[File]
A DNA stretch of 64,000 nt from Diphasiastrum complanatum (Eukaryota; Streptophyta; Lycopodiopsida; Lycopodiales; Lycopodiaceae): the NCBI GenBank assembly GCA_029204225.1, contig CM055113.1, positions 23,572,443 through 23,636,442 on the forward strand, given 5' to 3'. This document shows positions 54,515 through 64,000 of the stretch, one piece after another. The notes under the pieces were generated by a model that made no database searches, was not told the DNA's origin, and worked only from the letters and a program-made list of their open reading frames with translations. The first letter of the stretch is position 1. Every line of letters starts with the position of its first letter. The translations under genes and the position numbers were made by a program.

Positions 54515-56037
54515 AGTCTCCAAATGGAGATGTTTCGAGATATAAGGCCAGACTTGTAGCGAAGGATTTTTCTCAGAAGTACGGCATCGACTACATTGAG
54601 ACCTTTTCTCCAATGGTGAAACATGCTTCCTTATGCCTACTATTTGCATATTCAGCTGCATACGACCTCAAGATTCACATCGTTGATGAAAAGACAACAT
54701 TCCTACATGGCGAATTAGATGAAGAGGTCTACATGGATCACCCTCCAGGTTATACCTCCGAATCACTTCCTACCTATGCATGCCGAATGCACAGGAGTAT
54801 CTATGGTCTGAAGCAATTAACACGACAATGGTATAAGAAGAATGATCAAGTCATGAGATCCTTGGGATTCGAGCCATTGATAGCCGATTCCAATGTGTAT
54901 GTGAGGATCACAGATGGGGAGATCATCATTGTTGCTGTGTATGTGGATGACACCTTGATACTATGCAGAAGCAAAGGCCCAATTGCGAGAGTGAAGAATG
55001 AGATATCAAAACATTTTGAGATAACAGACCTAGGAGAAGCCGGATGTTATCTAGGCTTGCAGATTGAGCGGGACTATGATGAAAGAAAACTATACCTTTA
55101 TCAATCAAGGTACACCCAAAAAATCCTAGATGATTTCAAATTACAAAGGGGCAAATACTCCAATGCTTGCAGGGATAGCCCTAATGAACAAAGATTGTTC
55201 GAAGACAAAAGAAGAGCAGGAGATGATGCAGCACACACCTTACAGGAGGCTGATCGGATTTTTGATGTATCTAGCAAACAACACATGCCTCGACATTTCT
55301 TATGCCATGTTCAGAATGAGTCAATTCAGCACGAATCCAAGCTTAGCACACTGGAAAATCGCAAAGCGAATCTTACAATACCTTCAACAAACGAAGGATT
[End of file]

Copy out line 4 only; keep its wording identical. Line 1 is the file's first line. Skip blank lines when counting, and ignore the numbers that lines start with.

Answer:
54601 ACCTTTTCTCCAATGGTGAAACATGCTTCCTTATGCCTACTATTTGCATATTCAGCTGCATACGACCTCAAGATTCACATCGTTGATGAAAAGACAACAT